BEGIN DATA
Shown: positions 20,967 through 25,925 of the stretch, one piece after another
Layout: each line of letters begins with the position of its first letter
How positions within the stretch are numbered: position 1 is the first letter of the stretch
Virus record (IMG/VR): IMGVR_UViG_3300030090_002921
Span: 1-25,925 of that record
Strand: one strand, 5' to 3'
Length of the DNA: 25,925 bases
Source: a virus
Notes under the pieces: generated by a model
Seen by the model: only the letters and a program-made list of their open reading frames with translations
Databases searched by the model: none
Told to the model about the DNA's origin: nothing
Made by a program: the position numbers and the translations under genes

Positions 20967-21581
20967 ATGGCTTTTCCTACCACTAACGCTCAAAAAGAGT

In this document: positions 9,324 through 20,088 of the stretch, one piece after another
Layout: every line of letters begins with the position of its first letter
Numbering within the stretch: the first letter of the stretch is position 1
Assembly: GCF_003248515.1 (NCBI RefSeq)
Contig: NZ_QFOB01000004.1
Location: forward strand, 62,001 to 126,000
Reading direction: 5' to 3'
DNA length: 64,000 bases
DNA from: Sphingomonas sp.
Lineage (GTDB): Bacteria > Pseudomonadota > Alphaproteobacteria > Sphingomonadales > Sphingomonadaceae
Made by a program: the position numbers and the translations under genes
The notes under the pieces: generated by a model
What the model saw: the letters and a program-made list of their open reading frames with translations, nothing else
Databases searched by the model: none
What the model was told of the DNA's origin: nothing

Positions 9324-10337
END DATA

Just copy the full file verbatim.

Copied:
Shown: positions 20,967 through 25,925 of the stretch, one piece after another
Layout: each line of letters begins with the position of its first letter
How positions within the stretch are numbered: position 1 is the first letter of the stretch
Virus record (IMG/VR): IMGVR_UViG_3300030090_002921
Span: 1-25,925 of that record
Strand: one strand, 5' to 3'
Length of the DNA: 25,925 bases
Source: a virus
Notes under the pieces: generated by a model
Seen by the model: only the letters and a program-made list of their open reading frames with translations
Databases searched by the model: none
Told to the model about the DNA's origin: nothing
Made by a program: the position numbers and the translations under genes

Positions 20967-21581
20967 ATGGCTTTTCCTACCACTAACGCTCAAAAAGAGT

In this document: positions 9,324 through 20,088 of the stretch, one piece after another
Layout: every line of letters begins with the position of its first letter
Numbering within the stretch: the first letter of the stretch is position 1
Assembly: GCF_003248515.1 (NCBI RefSeq)
Contig: NZ_QFOB01000004.1
Location: forward strand, 62,001 to 126,000
Reading direction: 5' to 3'
DNA length: 64,000 bases
DNA from: Sphingomonas sp.
Lineage (GTDB): Bacteria > Pseudomonadota > Alphaproteobacteria > Sphingomonadales > Sphingomonadaceae
Made by a program: the position numbers and the translations under genes
The notes under the pieces: generated by a model
What the model saw: the letters and a program-made list of their open reading frames with translations, nothing else
Databases searched by the model: none
What the model was told of the DNA's origin: nothing

Positions 9324-10337